SHADY HILLS — Bill Roth drove through his Shady Acres neighborhood, extolling the virtues of the peaceful rural community off U.S. 41 where horses and cattle roam amid the homes on 5 acres or more.
He lamented the drop in the water level of what used to be lakes in the region, blaming increased pumping as a culprit. Yet he found hope in Pasco County's purchase of nearby land for its environmental conservation efforts.
The critical next step, Roth said, is to stop a proposal for a limerock mine just north of Shady Acres, a middle-class subdivision with houses ranging in size from 1,500 to more than 4,000 square feet.
"We want a greenbelt," he explained, "not a limerock mining belt."
Almost one year ago, county commissioners rejected Outlaw Ridge Inc.'s request to expand its Lago Verde sand mining operation. It wanted to blast for limerock at the location 3 miles south of County Line Road on the west side of U.S. 41.
The developer did not go away quietly, though.
Instead, it claimed the commission's denial decreased its property value, and sought relief through mediation. Months of talks later, attorneys for the county, Outlaw Ridge and some homeowners came up with a deal that goes to the commission on May 7. (It had been scheduled for April 10, but the county ran into problems with its public hearing advertisement.)
The proposed settlement includes the creation of a $510,000 escrow account to pay for any damages from mining, or if there are none, to cover neighborhood improvements. It limits blasting to three times monthly, setting time constraints on excavation, crushing and related activities. It gives the developer one 15-year permit with no extensions, and specifies that after mining ends, the site must be a park, open space or residential housing.
"We have addressed the objections of two of the individuals that live closest to it," said David Smolker, an attorney for Outlaw Ridge. "We've bent over backward to provide measures to mitigate any impacts that occur. We agreed to restrictions more restrictive than those placed on similar limerock mines. . . . I'm not sure what else you could do, short of not having limerock mining at all, to satisfy the homeowners association."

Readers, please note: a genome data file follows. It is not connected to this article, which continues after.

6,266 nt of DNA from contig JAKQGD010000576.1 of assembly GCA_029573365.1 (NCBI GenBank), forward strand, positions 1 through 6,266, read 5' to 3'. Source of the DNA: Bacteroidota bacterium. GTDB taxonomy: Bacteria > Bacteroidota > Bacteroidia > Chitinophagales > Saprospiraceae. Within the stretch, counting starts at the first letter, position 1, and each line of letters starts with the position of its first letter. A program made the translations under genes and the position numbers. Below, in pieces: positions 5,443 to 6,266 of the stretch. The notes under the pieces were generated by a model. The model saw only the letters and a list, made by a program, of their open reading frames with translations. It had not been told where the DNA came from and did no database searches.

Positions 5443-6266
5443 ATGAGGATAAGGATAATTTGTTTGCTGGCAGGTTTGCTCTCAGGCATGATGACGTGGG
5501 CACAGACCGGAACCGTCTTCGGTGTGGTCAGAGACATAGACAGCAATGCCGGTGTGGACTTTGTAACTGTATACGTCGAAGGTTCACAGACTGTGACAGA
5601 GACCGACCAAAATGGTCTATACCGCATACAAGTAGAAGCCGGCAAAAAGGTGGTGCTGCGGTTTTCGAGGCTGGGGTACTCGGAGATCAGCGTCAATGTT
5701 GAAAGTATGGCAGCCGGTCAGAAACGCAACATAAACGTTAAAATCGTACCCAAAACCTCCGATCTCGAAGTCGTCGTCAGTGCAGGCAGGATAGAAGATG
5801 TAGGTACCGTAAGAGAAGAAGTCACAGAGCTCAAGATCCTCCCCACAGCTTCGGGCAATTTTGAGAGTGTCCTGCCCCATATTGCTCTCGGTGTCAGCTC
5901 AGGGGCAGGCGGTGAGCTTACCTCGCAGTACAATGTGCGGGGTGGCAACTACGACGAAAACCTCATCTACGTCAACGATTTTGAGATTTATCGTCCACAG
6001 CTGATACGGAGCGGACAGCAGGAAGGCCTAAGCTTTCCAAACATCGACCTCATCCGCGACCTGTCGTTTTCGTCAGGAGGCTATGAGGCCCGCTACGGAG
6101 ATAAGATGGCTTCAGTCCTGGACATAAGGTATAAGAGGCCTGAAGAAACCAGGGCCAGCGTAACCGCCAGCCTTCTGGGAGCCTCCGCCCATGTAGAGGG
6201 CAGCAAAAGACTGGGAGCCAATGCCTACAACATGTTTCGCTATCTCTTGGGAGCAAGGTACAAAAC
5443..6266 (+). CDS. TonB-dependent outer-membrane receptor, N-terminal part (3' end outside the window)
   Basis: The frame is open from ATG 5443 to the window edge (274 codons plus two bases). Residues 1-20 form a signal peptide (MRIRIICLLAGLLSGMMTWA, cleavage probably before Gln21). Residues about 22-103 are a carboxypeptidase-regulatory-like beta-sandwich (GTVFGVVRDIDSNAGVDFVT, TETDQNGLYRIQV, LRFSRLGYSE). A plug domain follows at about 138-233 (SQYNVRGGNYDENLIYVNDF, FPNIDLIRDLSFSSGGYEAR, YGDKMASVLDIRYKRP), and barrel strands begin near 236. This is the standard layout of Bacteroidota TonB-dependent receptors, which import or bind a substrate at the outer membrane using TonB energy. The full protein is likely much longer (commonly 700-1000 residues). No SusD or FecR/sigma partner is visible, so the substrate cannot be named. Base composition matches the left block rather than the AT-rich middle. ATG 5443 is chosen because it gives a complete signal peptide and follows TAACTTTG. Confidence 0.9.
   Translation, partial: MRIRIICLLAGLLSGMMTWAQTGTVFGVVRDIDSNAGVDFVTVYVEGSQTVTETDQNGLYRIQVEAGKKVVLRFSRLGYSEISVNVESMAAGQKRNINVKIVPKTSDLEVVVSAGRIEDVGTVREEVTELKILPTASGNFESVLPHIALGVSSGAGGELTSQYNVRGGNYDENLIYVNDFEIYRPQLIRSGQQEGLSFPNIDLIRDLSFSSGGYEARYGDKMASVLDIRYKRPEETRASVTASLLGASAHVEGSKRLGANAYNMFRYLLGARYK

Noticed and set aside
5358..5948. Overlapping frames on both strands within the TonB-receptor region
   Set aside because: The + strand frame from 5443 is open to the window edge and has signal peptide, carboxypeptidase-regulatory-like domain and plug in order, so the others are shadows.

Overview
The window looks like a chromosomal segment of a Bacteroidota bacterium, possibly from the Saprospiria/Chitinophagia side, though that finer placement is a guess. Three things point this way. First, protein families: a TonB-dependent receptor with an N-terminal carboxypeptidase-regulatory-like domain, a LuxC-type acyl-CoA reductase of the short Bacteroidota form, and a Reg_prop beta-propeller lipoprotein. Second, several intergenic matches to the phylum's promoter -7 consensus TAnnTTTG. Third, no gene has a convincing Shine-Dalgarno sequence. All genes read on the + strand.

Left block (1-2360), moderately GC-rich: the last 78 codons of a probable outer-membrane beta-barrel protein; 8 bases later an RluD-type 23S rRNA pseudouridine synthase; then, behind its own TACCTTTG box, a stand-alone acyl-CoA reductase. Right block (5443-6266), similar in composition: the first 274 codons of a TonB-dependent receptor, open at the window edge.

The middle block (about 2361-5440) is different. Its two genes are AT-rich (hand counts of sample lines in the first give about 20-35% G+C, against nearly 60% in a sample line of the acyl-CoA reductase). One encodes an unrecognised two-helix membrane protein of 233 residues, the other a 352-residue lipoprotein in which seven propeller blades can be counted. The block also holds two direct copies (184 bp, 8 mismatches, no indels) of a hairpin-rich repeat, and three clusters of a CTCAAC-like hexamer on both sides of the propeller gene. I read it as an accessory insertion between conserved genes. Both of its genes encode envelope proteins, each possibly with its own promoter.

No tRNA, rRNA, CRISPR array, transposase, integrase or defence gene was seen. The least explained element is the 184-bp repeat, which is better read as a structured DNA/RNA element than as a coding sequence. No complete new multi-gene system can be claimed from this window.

County attorneys are recommending approval, noting the alternative could be expensive.
"The Board of County Commissioners is not required to accept the proposed settlement," assistant county attorney David Goldstein said via email. "If the Board rejects the proposed settlement, Outlaw Ridge has made it clear that they intend to sue the County for damages and withdraw any of the concessions that were made in the proposed settlement."
Smolker said the group's claim exceeds $10 million.
"Not that we are trying to publicly threaten the county. We're not," he said. "I'm just stating a fact."
Roth and others in the Shady Acres homeowners association don't want the county to give in to what they consider bullying threats. The county, they argued, should not approve the mine simply to avoid potentially costly litigation.
"We just hope our commissioners still have enough courage to stand up against the mine," said Susan Hoffacker, an association director.
Hoffacker expressed a concern that if limerock mining is allowed at the Lago Verde site, two other adjacent properties of hundreds of acres could become the next target to expand the mine. She also worried about the potential for sinkholes, and air, water and noise pollution, if the blasting is allowed.
Smolker called those objections the "standard parade of horribles" that neighbors bring forward for LULU (locally unpopular land use) proposals. Goldstein, meanwhile, suggested that there's nothing incongruous about having mining and county-protected environmental lands in close proximity.
"Even if they are incompatible adjacent uses, County staff views the mining operation as a limited duration use in the area," he wrote. "The permanent use for the property is required to be park, open space or residential. These permanent uses are clearly compatible with the nearby conservation lands."
The homeowners association has already spent $70,000 to fight the blasting, money originally slated to pay for road improvements.
Two of the neighborhood's homeowners closest to the mine have abandoned the battle as part of the mediation discussions, in which Outlaw Ridge agreed to acquire their properties.
"I believe what is on the table is the best option that is available," said Kim Vowell, whose land abuts the mine property.
She noted that the developer could petition for a larger mine, and seek to blast more and to operate longer hours. Its offer is a workable compromise that doesn't put the county in a financial hole, Vowell said.
She criticized the homeowners association as intransigent, and said some board members played both sides by having a lawyer participate in settlement talks while publicly criticizing the project.
Roth denied the accusation, saying the association was kicked out of mediation after rejecting a buyout offer, and called Vowell a traitor and a sellout for abandoning the anti-mine cause.
They both acknowledged that whatever the outcome of the mine, the neighborhood is unlikely to be the same.
"The tensions have been very, very high. It's just not going to heal," Vowell said. "I've put a gate on my front, I've put an alarm on my house, because I don't trust my neighbors."
Roth said he would help Vowell's horse if it gets out. But "a lot of other folks will not be as understanding as I am. They will hold it against her. And that's unfortunate."
Jeffrey S. Solochek can be reached at email@example.com or (813) 909-4614. Follow @JeffSolochek on Twitter.